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Taken for a Ride : How Daimler-Benz Drove off with Chrysler

Vlasic, Bill; Stertz, Bradley A.; Stertz, Bradley A.

119 ratings by Goodreads
ISBN 10: 0688173055 / ISBN 13: 9780688173050
Published by William Morrow, New York, 2000
Condition: Fine Hardcover
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Signed by Author 0688173055 VLASIC, BILL. STERTZ, BRADLEY A. TAKEN FOR A RIDE: How Daimler-Benz Drove Off with Chrysler. William Morrow. New York. 2000. 6.25" x 9.5". 372 pages including index. SIGNED BY AUTHOR BRADLEY A. STERTZ. Book is in FINE condition with 3/4 grey paper over textured binding with bright silver solid lettering on spine. Book's spine tips, corners and edges untouched. Tight, bright and unmarked. Dustjacket is in NEAR FINE condition with glossy cover with bold lettering over black with picture of the two hood ornaments for Mercedes and Chrysler. Dustjacket's spine tips, corners and edges are very gently worn in few spaces and there is mild rubbing on covers otherwise jacket is also Fine. Price point intact. Bookseller Inventory # 006119

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Bibliographic Details

Title: Taken for a Ride : How Daimler-Benz Drove ...

Publisher: William Morrow, New York

Publication Date: 2000

Binding: Hardcover

Book Condition:Fine

Dust Jacket Condition: Near Fine

Signed: Signed by Author(s)

Edition: First Printing.

About this title


It was the deal heard round the world. In May 1998, a stunning $36 billion merger was announced by Chrysler, the all-American automaker, and Daimler-Benz, the German manufacturer of Mercedes-Benz luxury sedans. The Wall Street Journal christened the deal "the biggest industrial merger of all time." The marriage of Daimler and Chrysler promised to rock the global auto industry and draw up a blueprint for international consolidation on an epic scale.

But the union of Chrysler, the blue-collar maker of Jeeps and minivans, with Daimler, the crown jewel of German industry, didn't turn out to be a merger made in heaven. When the dust settled, Daimler had bought Chrysler, and the shock waves reverberated on both sides of the Atlantic. An American icon lost its independence, and a German giant grew in power and influence.

The DiamlerChrysler deal brough together two automotive superpowers and triggered a chain reaction among competitors seeking partners around the world. In a gripping narrative ripped from the daily headlines, Bill Vlasic and Bradley A. Stertz of the Detroit News go behind the scenes of the defining corporate drama of the decade. With groundbreaking reporting, they reveal the untold story behind the unsuccessful attempt to take over Chrysler by its biggest shareholder, the reclusive billionaire Kirk Kerkorian, and its legendary retired CEO, Lee Iacocca. Their startling grab for the smallest of Detroit's Big Three automakers sparked secret talks between Chrysler and Daimler on a massive joint venture. The first deal collapsed, but it set the stage for the final, intense negotiations between Chrysler chairman Robert Eaton and Daimler chairman Jürgen Schrempp. It was hailed as a historic "merger of equals," but the euphoria evaporated amid a clash of cultures, identities, and personalities.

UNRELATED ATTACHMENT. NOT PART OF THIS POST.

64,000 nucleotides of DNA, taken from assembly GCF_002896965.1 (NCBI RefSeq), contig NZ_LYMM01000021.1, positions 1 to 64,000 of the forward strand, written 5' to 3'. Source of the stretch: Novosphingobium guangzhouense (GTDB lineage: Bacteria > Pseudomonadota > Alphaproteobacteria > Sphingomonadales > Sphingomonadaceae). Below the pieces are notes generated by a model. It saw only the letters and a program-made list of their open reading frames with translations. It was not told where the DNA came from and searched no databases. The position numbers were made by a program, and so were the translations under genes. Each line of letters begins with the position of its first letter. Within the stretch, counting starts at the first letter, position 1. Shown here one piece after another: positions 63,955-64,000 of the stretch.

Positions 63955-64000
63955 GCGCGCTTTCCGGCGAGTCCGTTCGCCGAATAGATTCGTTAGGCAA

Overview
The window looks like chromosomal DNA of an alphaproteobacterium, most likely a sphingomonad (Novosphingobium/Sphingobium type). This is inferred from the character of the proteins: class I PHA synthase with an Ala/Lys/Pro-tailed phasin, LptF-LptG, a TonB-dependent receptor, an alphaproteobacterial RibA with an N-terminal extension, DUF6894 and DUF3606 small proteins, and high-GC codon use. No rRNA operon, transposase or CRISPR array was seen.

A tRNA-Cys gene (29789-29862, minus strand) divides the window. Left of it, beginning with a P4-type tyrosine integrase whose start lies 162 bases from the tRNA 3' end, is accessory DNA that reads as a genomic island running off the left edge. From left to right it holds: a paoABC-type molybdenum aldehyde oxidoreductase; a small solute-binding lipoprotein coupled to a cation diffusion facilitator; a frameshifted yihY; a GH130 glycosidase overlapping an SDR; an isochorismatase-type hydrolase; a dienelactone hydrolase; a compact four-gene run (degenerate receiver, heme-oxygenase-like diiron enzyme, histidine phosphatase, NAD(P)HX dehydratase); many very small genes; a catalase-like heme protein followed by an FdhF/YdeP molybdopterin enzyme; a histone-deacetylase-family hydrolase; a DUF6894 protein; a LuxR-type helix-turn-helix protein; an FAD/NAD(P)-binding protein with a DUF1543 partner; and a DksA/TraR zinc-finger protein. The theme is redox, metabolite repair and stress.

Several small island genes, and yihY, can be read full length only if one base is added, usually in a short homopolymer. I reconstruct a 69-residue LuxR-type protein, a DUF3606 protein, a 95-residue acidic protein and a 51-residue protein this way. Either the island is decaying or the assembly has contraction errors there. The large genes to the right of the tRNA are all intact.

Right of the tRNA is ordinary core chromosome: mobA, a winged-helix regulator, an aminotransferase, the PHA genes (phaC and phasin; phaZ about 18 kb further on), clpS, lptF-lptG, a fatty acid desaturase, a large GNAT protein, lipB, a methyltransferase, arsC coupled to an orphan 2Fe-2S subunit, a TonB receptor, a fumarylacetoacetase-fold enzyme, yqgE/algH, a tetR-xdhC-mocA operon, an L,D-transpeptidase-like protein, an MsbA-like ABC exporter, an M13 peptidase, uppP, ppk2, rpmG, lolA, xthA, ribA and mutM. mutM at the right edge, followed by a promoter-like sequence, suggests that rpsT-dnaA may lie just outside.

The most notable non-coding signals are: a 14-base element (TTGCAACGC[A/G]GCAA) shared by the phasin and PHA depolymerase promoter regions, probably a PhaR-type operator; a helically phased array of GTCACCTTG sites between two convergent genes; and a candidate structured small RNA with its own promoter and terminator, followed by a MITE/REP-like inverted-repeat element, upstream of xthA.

The action moves feverishly around the world with larger-than-life characters in the high-stakes arena of international automaking. Taken for a Ride follows the twists and turns in the road to DaimlerChrysler and, in the end, emerges as a cautionary tale of the risks and rewards of going global.


It all started with a misunderstanding. Kirk Kerkorian, the Las Vegas wheeler-dealer, thought Chrysler's management would back him up if he tried to take the company private. Chrysler's management thought they'd made it clear they had no interest in such a deal. As the two sides faced off--Kerkorian and legendary Chrysler chairman Lee Iacocca on one side, current Chrysler boss Bob Eaton and his top executives on the other--Mercedes-Benz CEO Helmut Werner stepped in. The result is the company now known as DaimlerChrysler. But Vlasic and Stertz make clear no one really knows the result of the deal. It's far too early to tell if blending the manufacturer of sleek German luxury sedans with the Detroit-based progenitor of the minivan will succeed in the global marketplace. Instead, they show in riveting detail how the deal came to be, and the immediate aftermath. They give us private moments with the major players and show us the multilayered considerations that crop up when two gigantic companies merge. Another book will have to judge the ultimate success of the merger, but the immediate results aren't exactly promising. By late 1999, a share of the original Chrysler was worth a few pennies less than it had been before the merger was announced, and only about a dollar more than before Kerkorian made his move back in April 1995. --Lou Schuler

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